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Changes in skin's fatty underlayer where insulin is injected. Lipoatrophy is a depression in the skin; lipohypertrophy is a thickening or enlargement (raised area) of tissue.

Injecting any insulin at the same site repeatedly over time can cause a lipodystrophy: either lipoatrophy or lipohypertrophy. Either makes absorption unreliable, and can possibly lead to hypoglycemia[1] or hyperglycemia because insulin is not absorbed well from thickened tissue areas. But varying the injection site can cause variability in action profile, too. This BD Diabetes page[2] illustrates the most common areas humans with diabetes inject insulin and explains how absorption differs in various areas of the human body. This is true for ALL insulins.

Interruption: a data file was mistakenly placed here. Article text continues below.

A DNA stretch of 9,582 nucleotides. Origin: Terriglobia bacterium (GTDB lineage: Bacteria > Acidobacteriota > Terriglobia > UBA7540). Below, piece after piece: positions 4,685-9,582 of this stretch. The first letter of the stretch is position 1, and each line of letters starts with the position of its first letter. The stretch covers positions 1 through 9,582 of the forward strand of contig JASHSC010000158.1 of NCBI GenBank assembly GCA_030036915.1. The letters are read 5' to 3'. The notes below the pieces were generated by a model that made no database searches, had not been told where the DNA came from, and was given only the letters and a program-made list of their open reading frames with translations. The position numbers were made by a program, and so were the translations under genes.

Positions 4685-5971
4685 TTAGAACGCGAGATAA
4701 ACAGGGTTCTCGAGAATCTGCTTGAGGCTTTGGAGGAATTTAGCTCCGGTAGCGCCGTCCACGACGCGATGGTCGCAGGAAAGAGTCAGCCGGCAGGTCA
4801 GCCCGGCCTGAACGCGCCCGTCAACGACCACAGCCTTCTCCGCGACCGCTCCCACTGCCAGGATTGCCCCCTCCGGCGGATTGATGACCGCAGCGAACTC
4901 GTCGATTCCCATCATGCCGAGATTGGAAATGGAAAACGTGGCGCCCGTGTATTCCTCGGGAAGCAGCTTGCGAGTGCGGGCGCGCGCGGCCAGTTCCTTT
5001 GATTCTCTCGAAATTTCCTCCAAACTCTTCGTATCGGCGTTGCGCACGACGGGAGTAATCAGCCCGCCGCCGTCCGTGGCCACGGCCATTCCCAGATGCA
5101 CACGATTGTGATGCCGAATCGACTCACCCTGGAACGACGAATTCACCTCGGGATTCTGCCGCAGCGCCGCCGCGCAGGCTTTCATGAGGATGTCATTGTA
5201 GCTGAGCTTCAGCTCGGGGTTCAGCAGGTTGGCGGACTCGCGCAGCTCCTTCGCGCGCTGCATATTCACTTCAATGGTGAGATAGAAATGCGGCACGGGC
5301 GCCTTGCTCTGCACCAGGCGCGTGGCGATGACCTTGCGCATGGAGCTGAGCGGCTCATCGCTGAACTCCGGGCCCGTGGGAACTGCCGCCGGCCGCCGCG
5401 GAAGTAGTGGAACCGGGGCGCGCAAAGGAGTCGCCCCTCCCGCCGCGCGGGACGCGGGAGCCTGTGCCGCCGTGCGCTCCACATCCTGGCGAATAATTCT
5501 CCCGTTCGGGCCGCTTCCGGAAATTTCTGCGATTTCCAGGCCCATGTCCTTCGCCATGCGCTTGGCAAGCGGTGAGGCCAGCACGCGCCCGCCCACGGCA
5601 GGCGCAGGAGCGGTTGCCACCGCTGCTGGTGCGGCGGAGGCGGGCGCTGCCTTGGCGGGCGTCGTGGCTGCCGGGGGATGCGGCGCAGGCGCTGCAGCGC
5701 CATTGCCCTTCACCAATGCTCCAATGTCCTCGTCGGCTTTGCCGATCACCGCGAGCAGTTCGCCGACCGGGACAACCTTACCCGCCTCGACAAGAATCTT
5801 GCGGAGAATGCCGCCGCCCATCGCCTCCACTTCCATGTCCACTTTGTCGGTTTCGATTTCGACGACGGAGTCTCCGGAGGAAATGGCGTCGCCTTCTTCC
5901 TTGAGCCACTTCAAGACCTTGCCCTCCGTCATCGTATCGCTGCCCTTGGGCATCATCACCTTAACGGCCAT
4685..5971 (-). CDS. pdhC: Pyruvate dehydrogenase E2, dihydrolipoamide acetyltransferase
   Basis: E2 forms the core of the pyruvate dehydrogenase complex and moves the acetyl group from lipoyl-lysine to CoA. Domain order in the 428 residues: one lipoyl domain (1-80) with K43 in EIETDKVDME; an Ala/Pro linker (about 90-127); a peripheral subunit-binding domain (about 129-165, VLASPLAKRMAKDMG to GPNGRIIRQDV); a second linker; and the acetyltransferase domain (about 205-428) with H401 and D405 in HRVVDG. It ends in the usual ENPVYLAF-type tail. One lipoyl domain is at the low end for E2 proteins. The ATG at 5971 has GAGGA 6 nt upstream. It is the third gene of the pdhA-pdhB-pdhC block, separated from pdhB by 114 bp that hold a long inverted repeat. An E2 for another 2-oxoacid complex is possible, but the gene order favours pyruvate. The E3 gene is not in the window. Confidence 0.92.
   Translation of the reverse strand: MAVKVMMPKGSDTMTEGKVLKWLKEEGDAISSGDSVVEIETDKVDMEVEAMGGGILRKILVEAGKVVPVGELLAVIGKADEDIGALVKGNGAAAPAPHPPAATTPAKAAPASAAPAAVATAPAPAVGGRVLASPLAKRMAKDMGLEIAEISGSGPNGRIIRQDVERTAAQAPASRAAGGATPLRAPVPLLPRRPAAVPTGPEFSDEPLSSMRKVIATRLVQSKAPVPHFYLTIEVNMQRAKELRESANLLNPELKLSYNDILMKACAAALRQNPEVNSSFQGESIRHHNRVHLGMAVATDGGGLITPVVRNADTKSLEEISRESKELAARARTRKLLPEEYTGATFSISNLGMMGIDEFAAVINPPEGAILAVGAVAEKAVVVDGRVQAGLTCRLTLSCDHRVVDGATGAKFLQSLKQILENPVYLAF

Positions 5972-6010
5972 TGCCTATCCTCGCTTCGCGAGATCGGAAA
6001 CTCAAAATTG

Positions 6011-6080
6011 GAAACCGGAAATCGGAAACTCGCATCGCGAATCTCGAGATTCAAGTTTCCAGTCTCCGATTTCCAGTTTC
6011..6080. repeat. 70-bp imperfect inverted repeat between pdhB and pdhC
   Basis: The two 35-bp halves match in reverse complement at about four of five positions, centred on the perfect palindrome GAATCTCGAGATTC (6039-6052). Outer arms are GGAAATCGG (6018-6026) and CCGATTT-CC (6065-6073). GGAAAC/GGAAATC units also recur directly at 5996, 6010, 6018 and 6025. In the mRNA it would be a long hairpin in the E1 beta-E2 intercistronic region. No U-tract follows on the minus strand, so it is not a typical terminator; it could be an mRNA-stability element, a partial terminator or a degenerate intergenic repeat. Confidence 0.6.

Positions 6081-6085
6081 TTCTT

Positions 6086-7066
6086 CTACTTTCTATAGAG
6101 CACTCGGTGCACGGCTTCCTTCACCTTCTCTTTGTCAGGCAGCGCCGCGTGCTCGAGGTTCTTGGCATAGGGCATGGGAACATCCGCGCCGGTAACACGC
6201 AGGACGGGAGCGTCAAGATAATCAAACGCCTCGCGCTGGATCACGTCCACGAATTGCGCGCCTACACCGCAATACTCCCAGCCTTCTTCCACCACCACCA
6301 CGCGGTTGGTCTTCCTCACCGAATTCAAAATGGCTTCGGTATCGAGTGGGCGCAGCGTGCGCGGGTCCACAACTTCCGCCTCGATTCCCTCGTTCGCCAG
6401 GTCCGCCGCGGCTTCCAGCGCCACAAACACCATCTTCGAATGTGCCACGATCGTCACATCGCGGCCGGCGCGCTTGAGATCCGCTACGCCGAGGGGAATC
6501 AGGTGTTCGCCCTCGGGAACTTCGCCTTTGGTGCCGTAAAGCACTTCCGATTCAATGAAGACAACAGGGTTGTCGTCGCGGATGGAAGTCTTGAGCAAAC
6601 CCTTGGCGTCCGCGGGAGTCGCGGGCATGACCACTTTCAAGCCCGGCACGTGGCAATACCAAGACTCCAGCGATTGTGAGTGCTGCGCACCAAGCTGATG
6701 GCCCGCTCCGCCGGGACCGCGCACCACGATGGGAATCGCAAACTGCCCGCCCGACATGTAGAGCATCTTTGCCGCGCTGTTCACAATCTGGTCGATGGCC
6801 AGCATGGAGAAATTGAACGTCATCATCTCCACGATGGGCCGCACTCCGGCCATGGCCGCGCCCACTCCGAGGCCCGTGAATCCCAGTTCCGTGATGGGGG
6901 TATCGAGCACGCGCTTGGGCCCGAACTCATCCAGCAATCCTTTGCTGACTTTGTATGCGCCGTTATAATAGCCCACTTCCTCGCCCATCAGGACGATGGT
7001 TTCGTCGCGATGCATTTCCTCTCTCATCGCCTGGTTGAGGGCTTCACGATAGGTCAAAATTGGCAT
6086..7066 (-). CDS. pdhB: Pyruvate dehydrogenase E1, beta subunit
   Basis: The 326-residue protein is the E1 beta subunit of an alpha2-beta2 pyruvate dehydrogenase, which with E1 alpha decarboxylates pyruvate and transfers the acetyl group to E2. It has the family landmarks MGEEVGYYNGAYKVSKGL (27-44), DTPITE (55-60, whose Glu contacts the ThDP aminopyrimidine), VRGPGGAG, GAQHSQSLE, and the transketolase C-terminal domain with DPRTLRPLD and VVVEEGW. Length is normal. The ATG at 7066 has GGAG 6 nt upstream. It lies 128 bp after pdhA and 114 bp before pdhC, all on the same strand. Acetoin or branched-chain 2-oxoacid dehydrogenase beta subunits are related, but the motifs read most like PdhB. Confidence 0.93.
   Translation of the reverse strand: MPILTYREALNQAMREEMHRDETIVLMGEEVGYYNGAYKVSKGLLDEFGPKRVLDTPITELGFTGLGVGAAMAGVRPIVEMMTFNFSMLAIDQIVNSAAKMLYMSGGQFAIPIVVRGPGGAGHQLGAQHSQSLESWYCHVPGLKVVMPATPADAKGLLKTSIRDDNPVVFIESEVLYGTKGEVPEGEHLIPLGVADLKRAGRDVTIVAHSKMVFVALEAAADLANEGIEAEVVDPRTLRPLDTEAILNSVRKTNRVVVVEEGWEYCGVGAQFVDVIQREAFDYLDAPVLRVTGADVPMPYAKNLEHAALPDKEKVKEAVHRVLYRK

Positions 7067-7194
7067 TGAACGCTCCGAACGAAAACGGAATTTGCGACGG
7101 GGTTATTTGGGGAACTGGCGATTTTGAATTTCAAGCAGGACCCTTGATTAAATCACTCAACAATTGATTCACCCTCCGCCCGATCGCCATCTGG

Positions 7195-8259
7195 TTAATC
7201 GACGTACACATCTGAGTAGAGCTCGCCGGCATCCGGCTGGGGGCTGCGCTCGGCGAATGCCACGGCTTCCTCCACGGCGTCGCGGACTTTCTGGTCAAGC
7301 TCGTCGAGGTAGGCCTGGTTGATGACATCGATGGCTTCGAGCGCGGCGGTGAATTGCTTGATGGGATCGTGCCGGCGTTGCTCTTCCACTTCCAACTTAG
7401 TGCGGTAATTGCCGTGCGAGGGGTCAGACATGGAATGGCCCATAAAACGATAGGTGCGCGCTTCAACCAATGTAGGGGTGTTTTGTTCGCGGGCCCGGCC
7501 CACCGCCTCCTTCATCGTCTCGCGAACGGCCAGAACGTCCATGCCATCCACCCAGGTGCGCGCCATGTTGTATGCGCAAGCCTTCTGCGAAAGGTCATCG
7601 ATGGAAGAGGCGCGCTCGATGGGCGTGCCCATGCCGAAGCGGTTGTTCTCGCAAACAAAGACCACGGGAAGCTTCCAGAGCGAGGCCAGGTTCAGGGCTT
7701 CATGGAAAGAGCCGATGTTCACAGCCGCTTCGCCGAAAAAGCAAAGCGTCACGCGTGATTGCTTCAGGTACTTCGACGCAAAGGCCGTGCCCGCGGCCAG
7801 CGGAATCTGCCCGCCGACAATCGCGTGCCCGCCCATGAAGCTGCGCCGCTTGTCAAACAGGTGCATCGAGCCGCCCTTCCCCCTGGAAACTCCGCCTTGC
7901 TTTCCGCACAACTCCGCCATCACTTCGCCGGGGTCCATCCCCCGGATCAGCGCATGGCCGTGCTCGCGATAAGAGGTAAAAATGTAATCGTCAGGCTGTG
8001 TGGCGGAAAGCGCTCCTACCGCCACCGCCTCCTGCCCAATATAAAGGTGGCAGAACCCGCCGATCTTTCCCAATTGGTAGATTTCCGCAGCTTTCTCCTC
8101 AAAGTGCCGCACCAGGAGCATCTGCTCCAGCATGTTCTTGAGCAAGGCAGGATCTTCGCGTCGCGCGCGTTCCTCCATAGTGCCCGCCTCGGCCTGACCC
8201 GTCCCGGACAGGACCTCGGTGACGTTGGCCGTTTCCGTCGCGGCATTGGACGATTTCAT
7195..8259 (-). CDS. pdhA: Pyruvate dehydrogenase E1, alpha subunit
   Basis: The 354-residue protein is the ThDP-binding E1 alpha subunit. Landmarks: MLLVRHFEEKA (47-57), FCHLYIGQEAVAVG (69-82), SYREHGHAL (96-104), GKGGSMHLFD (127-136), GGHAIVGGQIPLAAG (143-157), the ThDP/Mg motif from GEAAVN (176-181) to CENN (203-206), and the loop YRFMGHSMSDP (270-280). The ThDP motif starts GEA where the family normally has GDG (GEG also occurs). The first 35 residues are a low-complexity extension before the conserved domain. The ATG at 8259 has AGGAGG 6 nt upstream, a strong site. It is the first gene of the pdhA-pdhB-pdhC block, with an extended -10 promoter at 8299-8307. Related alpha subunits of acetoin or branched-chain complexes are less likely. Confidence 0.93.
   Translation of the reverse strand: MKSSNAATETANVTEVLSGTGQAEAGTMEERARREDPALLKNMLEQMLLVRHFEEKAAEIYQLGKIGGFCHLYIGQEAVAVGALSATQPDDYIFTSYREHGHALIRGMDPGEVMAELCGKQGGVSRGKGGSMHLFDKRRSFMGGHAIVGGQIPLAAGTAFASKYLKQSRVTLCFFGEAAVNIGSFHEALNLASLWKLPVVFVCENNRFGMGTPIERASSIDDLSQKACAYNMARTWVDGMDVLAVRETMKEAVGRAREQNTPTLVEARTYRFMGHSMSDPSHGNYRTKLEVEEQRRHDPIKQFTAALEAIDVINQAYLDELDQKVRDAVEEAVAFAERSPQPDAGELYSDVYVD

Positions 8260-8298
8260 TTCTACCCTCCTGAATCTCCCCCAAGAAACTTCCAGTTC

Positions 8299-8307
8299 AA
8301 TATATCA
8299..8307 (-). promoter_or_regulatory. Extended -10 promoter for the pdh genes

Rotating injection sites can be helpful in avoiding/eliminating these. At times, the injection technique is the cause and needs changing.

Further ReadingEdit

ReferencesEdit

  1. Insulin-Section 6.1-Kinetics
  2. BD Diabetes:Injection Site Selection

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